The friendship between C.S. Lewis and J.R.R. Tolkien, well known to some devoted fans, may soon be a star of the silver screen along with the elves, dragons, hobbits, and marsh-wiggles of their creation.
Tolkien & Lewis, an $18 million British film that will feature the strength and the strain of the famous friendship, is aiming for an Easter release, according to the Hollywood Reporter. The film, to be produced by Attractive Films and directed by Simon West (Lara Croft: Tomb Raider; The Expendables 2), is aimed at a faith-based audience.
"Lewis becoming the poster boy for Christianity upset Tolkien," said Attractive executive Wernher Pramschufer. "And obsessive genius Tolkien is blocked, terrified of finishing The Fellowship of the Ring, for fear of the strange, psychotic visions which torture him."
At the same time, Fox Searchlight and Peter Chernin of Chernin Entertainment are working on a biopic of Tolkein's life, titled simply Tolkien, which will focus on how his academic career at Oxford and his military service during World War I affected the creation of Middle Earth.
That both authors' works are enormously well known makes their friendship even more interesting to avid readers. Movie versions of the two men's books have seen some box-office success: The first three Narnia movies pulled in about $1.5 billion worldwide, while Tolkien's Lord of the Rings and Hobbit movies have earned $4.9 billion. A fourth Chronicles of Narnia movie—initially planned to beThe Magician's Nephew but announced last fall to be The Silver Chair—is in the works, under new direction from the first three films. The third installment of Tolkien's Hobbit is due out in December.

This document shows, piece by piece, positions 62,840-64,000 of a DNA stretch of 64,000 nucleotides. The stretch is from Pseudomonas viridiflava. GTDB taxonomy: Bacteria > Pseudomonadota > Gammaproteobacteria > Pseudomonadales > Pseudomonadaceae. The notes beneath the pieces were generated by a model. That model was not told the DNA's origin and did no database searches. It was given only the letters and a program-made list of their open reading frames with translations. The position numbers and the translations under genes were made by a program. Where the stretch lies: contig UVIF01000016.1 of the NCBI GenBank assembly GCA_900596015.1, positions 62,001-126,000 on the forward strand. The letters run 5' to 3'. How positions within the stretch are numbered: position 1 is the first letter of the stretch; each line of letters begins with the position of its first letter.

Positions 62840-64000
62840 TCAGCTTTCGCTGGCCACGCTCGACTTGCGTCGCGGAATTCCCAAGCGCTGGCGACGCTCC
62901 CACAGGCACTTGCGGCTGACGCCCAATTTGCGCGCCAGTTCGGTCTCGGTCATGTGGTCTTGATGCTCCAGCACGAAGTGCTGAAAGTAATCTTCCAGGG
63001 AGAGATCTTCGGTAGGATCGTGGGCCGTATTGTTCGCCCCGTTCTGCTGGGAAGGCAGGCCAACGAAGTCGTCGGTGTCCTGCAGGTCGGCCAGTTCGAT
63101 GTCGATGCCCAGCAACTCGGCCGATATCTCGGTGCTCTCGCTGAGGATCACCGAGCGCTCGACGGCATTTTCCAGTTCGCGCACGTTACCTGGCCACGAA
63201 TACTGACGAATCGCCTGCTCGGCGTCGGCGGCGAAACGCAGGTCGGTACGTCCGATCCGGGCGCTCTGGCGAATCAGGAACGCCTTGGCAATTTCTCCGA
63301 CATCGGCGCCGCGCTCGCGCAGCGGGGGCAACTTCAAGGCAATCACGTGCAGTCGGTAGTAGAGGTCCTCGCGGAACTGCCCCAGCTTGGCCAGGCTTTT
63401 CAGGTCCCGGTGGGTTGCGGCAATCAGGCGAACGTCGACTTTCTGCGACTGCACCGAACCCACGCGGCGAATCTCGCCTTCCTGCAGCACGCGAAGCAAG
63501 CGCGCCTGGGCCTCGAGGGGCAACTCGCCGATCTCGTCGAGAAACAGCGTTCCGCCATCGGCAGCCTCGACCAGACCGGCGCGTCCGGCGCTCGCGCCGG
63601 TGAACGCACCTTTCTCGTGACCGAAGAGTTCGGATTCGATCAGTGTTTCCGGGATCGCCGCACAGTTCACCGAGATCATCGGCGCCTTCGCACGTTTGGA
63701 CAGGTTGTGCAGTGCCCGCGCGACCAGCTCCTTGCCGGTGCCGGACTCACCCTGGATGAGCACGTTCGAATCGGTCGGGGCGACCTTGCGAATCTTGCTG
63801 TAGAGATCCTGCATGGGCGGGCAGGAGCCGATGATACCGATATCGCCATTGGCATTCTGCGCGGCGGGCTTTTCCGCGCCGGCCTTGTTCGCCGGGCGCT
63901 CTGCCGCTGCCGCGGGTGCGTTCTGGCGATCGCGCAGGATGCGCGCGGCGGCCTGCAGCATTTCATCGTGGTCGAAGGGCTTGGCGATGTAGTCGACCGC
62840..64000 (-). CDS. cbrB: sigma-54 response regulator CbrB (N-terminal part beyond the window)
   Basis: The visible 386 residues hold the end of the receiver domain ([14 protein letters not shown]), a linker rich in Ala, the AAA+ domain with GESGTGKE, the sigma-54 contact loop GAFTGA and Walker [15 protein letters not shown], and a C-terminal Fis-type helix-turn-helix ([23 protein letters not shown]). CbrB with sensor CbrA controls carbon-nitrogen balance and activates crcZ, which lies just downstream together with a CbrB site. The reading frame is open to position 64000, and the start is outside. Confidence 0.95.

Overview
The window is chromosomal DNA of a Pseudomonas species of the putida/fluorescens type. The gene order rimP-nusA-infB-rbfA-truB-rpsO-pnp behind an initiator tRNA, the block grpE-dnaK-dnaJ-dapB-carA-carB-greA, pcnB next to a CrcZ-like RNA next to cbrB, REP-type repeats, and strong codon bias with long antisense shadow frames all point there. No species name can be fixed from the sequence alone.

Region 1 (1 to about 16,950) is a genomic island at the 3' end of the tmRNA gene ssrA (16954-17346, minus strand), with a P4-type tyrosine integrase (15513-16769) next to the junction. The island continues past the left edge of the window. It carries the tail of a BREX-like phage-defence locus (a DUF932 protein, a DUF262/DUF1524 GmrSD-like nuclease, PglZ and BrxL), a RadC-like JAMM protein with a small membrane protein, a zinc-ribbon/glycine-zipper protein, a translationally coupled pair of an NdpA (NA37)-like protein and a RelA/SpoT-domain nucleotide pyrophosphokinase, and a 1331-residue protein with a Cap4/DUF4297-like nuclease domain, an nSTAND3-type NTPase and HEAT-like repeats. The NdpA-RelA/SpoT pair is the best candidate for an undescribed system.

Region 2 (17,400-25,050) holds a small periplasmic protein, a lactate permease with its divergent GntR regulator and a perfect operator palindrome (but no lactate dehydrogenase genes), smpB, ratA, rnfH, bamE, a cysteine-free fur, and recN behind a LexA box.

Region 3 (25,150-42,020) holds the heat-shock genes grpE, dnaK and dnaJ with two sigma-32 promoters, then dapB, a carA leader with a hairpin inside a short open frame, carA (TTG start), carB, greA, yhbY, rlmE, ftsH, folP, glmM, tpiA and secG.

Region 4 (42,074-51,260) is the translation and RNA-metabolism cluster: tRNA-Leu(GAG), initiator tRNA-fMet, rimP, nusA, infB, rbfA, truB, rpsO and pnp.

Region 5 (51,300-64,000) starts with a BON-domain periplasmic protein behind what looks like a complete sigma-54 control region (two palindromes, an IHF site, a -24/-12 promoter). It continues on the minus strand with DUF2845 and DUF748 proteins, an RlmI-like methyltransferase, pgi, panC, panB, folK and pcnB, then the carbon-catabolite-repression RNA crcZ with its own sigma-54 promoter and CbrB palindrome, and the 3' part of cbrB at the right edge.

The relationship between Lewis and Tolkien, both professors at Oxford during the interwar period in the early twentieth century, has been credited for the creation of both Narnia and Middle Earth, according to author Colin Duriez, who wroteTolkien and C.S. Lewis (Hiddenspring, 2003). While Tolkien helped Lewis to fit together reason and imagination, Duriez said Lewis encouraged Tolkien to finish writing and to publish his trilogy.
The two fit were part of the Inklings, a group of Oxford academics who gathered to think and read and argue. Here Lewis and Tolkien took opposite sides in a faculty argument over literature curriculum, but were drawn together by their love of myth and legend. (Duriez also wrote an imagined discussion between the two friends on science fiction.)
Other cinematic versions of the authors' lives are also underway: After funding fell through for The Lion Awakes, a film based on Lewis' spiritual awakening, the producers shifted the focus to the friendship between the men and shifted the title to Jack & Tollers, according to executive producer Chris Doge. This film is aiming for a 2015 release.
CT often writes about both men, including in-depth looks at both Tolkien and Lewis, their argument over marriage (and who we agree with), and the sneaky paganism of Lewis. CT has listed the best websites on Lewis and the top sites on Tolkien.
[Images courtesy of Wikimedia Commons and sfjalar/Flickr]